Sunday, May 21, 2006

This is a fake

Went to see the Da Vinci Code this afternoon, cos it was raining and we couldn't think of anything else. The Dr was laughing by the end.

Do mind the spoilers.

In fact, it probably won't make any sense unless you've seen the film.

And even then, not a lot.

There are a handful of things that irritated me:

It's not very clever
We're talking about a multi-million bestseller, so it's got to have been accessible in the first place. But this huge secret that the greatest scholars of the past millennia have kept safe, and which the church and various crackpot millionairres are desperate to locate, is hidden behind a few word games and anagrams no more complex than anything you'd find in a weekly puzzle magazine.

Don't believe me? It takes Tom Hanks a couple of days to crack it all.

Oh, there are nods to research and history, and there is a bit where Hanks says he needs a library. We'll ignore the fact that he's in central London and the best library he can think of is in Chelsea, forgetting that he's nearer one containing all the books ever published. The big fool. He doesn't go to the library anyway because he gets his answer by googling with a mobile.

What really bothers is the idea that any given symbol stands for one particular thing. It's what you get in puzzle magazines because it makes it easier for the person solving the puzzle. But symbols can mean all sorts of things. For example, depending on context, the sun can mean: male, light, summer, heat, day, fire, royalty, time, that the tennis will be okay...

I'd get you a glass of water, Madge, but you know what he'd only do with itSince symbols can mean different things, there are all sorts of readings to be made. Maybe Leonardo did mean something particular by not putting any wine glasses in his Last Supper. Maybe he just didn't want people thinking it was one of those sorts of party.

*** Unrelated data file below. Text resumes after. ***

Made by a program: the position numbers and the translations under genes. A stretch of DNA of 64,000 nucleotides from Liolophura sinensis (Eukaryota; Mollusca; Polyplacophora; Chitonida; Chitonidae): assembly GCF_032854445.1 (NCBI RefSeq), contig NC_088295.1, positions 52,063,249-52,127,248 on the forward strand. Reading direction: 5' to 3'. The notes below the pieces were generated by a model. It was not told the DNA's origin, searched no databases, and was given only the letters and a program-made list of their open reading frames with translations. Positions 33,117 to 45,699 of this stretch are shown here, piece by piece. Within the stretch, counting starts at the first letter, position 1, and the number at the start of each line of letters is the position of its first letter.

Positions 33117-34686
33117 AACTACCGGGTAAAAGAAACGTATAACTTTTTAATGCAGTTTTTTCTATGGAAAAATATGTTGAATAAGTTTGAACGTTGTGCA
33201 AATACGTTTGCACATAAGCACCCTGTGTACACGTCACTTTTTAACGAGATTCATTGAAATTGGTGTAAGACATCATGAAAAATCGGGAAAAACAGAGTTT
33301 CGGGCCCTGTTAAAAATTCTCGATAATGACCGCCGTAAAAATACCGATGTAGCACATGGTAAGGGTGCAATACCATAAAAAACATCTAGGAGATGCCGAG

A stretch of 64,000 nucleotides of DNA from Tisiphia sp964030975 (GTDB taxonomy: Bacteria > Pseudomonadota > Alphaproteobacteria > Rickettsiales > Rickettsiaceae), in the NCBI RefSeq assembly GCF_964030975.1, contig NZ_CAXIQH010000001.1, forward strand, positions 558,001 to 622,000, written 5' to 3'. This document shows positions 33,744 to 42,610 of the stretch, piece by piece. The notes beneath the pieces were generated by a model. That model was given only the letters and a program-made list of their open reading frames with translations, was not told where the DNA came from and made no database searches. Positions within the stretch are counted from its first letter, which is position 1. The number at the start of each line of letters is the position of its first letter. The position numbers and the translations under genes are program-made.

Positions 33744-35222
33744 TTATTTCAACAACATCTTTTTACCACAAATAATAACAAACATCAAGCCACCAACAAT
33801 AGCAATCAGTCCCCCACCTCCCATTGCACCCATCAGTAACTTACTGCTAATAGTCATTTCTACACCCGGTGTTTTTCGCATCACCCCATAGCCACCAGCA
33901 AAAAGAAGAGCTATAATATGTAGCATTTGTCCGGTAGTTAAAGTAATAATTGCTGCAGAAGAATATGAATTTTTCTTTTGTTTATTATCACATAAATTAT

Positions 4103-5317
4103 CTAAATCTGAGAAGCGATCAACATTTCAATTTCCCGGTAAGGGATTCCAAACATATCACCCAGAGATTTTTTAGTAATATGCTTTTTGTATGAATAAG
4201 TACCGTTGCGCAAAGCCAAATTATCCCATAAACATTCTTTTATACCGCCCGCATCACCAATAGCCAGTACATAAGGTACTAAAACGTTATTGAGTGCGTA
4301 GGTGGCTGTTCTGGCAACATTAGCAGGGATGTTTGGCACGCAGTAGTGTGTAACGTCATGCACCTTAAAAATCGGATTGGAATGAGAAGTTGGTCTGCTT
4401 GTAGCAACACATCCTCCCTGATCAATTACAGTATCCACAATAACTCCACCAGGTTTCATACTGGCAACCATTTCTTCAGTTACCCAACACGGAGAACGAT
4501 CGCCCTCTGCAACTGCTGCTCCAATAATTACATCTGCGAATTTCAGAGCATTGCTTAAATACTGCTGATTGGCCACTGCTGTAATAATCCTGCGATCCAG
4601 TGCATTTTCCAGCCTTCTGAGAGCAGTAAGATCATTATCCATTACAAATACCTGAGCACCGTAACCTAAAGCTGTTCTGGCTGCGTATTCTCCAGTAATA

Likewise, "paganism" isn't just one religion. It describes many different kinds of religion, both historically and now. That the Romans had such a pantheistic view allowed them to embrace all kinds of beliefs. So claiming the pentacle as a specific emblem of a specific kind of religion is to reduce everything down to something simple and plot-convenient.

Anyway, it's not a pentacle, because the "pent" bit means it'd have five points, not six. And that would rather overturn a fundamental part of the solution, wouldn't it?

Don't trust authority
It would be Leonardo, wouldn't it? Not Masaccio or Fra Angelico, or anyone else slightly less well known. And the clues are in Leo's more famous paintings, too. That's helpful. And Isaac Newton was in on it too. And you always knew the police and the church were up to no good, didn't you?

Thing is, it does make a very good case against religion. The lecture on the early church is not just pretty much verifiable, it's the most damaging to those who take doctrine very seriously. Many of the most crucial bits of dogma were agreed in committees and/or by killing anyone who disagreed. Applying historical scrutiny to the church collapses the absolutes, and also begs questions about why the church isn't more about what Jesus actually said...